[0124] Proliferating cell nuclear antigen (PCNA) was used to identify cells that were in a proliferating state using histological staining methods. FIGS. 11A-D represent constructs that were stained at 1 week (FIGS. 11A and 11B) and 2 weeks (FIGS. 11C and 11D). The constructs in FIGS. 11A and 11C were under non-pulsed conditions. The constructs in FIGS. 11B and 11D were under pulsed conditions. The PCNA antibody was visualized with diaminobenzidine (DAB) and counter stained with hematoxylin. There was little staining visualized at the one week time point as compared to the two week time point for both the non-pulsed and pulsed constructs. The non-pulsed tissue was slightly greater at both one and two weeks. The PCNA staining was quantitated by counting the total number of positive cells per high powered field and dividing by the total number of cells in the same field to obtain percent of proliferation.

[0125] The non-pulsed fibrin gel constructs at 14 days demonstrated that higher concentrations of aprotinin resulted in no change in proliferation between 0 and 20 μg/ml. However, at 200 μg/ml, there was a significant decrease in proliferation (0 μg/ml, 79.0±3.0%, n=3; 10 μg/ml, 73.3±8.8%, n=4; 20 μg, 73.6±6.3%, n=6; 200 μg, 2.9±0.9%, n=4) (FIG. 12). The pulsed fibrin gel constructs at 14 days demonstrated a decline in proliferation at 10 μg/ml aprotinin, and then a sharp increase at 20 μg/ml aprotinin, followed by a sharper decline at 200 μg/ml aprotinin (0 μg/ml, 35.8±5.8%, n=2; 10 μg/ml, 12.3±3.6%, n=4; 20 μg, 89.6±2.6%, n=5; 200 μg, 7.7±1.9%, n=5) (FIG. 13). The cell proliferation was significantly lower for the pulsed group at 0 and 10 μg/ml aprotinin than the non-pulsed group. However, at 20 μg/ml aprotinin, both groups were equally elevated and equally depressed. The altered pulsation group ({fraction (1/12)} pulsation) (2 wks, 26.3±5.0, n=5) represented a significant decrease in proliferation compared to both non-pulsed and pulsed at 20 μg/ml aprotinin (FIG. 22). Considering the change in cell proliferation over time (1, 2, 3, 4, and 8 weeks), there was a significant increase in both the non-pulsed and pulsed group at 20 μg/ml aprotinin, and there was a steady decline in cell proliferation in the weeks to follow, with the non-pulsed group being equal to the pulsed group at each time point (Non-pulsed: 1 wk, 20.44±44.0%, n=2; 2 wk, 73.6±6.3%, n=6; 3 wk, 55.5±4.7%, n=2; 4 wk, 20.1±7.6%, n=4; 8 wk, 22.8±3.%, n=6; Pulsed: 1 wk, 41.7±31.1%, n=2; 2 wk, 89.6±2.6%, n=5; 3 wk, 37.5±3.6%, n=3; 4 wk, 28.0±6.9%, n=4; 8 wk, 14.7±7.5%, n=3) (FIG. 14).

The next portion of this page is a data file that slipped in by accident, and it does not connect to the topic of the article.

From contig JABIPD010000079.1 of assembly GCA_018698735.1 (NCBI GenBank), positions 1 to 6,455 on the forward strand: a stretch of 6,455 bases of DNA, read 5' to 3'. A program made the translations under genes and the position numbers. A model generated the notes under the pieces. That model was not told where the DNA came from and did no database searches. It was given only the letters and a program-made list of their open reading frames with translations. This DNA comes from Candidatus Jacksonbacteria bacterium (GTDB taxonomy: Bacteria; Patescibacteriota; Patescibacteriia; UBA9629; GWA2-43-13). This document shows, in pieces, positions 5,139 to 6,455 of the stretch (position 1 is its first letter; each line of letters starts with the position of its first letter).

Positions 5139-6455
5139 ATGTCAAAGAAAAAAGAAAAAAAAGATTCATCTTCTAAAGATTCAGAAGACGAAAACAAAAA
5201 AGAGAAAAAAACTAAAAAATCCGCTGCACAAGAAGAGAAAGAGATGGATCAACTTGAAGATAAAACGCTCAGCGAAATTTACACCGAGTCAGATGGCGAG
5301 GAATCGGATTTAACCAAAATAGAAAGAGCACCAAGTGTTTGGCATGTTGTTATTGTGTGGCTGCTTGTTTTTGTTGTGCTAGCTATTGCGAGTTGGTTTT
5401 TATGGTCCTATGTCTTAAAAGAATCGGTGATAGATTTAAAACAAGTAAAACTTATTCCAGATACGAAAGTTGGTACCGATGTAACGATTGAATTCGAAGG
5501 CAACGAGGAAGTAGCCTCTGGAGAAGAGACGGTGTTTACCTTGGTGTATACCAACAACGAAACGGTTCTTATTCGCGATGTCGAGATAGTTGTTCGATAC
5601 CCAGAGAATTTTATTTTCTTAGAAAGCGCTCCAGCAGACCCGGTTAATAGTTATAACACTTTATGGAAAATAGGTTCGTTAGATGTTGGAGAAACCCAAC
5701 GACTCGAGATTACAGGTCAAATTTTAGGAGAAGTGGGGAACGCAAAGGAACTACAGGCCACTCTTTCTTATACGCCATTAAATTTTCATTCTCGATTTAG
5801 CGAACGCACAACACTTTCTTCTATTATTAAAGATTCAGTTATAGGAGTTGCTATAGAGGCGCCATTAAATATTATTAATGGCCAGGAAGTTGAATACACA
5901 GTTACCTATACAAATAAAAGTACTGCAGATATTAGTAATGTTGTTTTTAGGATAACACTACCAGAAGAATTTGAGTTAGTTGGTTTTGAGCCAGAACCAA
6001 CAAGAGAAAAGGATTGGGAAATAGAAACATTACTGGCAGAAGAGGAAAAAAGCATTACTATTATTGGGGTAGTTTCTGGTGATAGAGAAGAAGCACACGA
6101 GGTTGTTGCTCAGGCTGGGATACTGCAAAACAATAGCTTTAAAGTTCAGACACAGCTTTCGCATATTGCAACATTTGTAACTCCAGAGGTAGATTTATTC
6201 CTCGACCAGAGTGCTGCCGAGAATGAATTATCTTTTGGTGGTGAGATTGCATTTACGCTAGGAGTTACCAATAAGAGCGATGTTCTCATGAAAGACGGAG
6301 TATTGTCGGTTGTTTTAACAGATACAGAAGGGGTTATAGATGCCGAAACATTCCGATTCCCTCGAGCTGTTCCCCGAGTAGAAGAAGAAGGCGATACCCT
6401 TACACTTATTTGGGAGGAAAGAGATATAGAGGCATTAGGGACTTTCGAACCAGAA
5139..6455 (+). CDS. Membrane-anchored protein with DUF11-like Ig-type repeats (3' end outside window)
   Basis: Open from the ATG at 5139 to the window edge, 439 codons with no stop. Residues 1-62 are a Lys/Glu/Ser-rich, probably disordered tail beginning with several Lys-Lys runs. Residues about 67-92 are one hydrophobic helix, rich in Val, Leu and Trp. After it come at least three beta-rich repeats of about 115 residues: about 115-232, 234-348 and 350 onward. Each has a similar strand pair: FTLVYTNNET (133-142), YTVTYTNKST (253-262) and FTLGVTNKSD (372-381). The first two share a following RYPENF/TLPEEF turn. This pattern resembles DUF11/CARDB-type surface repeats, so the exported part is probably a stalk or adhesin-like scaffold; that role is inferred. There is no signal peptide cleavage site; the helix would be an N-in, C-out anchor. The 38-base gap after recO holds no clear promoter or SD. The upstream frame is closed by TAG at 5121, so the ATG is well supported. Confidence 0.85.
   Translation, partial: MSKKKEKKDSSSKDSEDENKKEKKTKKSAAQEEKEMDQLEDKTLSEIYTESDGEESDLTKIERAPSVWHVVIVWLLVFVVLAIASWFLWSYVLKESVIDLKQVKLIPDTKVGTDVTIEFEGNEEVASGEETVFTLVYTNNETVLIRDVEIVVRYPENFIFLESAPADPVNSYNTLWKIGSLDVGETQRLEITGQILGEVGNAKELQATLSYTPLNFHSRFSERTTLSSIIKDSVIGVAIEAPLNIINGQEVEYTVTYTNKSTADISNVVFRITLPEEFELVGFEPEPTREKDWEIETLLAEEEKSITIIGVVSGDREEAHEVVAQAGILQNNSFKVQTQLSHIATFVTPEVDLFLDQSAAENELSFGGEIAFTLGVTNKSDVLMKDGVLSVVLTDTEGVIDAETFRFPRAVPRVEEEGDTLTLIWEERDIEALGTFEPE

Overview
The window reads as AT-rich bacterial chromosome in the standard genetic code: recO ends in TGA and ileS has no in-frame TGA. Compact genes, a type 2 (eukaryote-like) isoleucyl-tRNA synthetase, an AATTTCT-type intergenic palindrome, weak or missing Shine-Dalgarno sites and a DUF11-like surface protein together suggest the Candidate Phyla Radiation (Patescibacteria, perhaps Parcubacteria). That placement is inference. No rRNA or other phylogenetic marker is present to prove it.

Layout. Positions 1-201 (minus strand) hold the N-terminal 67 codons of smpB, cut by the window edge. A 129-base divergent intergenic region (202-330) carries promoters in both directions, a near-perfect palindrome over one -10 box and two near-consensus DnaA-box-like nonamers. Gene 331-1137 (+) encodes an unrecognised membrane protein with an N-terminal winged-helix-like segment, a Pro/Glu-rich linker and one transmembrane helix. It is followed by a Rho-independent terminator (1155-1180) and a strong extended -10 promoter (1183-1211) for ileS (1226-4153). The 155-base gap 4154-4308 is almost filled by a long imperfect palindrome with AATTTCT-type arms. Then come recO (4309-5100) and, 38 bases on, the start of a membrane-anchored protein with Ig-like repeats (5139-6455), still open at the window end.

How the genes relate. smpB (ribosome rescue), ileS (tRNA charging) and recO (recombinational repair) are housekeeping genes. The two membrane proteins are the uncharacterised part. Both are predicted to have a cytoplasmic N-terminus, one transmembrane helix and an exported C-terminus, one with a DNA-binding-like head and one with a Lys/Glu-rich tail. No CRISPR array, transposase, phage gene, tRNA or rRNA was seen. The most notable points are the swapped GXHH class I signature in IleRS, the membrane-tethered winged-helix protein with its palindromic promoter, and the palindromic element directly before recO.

Example 25

Cell Density within Vessel Constructs

[0126] Cell density within vessel constructs of the present invention was calculated using histology sections stained with hematoxylin and eosin. Total number of cells were counted per high powered field, divided by the area measured using Photospot Advanced software, and reported as number of cells/mm2. The non-pulsed fibrin gel constructs at 14 days demonstrated a significant decrease in cell density from 0 to 10 μg/ml aprotinin and a steady cell density thereafter (0 μg/ml, 1564±340 cells/mm2, n=3; 10 μg/ml, 731±108 cells/mm2, n=4; 20 μg, 591±52 cells/mm2, n=6; 200 μg, 635±98 cells/mm2, n=4) (FIG. 15). The pulsed fibrin gel constructs at 14 days demonstrated a significant decrease in cell density from 0 to 10 μg/ml aprotinin, and a steady cell density thereafter (0 μg/ml, 3410±336 cells/mm2, n=2; 10 μg/ml, 611±180 cells/mm2, n=4; 20 μg, 448±71 cells/mm2, n=5; 200 μg, 390±59 cells/mm2, n=5) (FIG. 16). The cell density was significantly higher for the pulsed group at 0 μg/ml aprotinin than the non-pulsed group. However, at 10 μg/ml aprotinin and thereafter, both groups were decreased and equal. The altered pulsation group ({fraction (1/12)} pulsation) (2 wks, 608±123 cells/mm2, n=5) was equal to both non-pulsed and pulsed at 20 μg/ml aprotinin (FIG. 17). Considering the change in cell density over time (1, 2, 3, 4 and 8 weeks), they were similar at weeks 1 and 2. However, by week 3, the non-pulsed group began to increase, and the pulsed group significantly begins to decrease. At weeks 4 and 8, there was a significant difference between the two groups (Non-pulsed: 1 wk, 613±140, n=2; 2 wk, 591±52, n=6; 3 wk, 817±43, n=2; 4 wk, 865±17, n=4; 8 wk, 751±101, n=6; Pulsed: 1 wk, 566±33, n=2; 2 wk, 448±71, n=5; 3 wk, 480±213, n=3; 4 wk, 175±25, n=4; 8 wk, 168±54, n=3) (FIG. 18).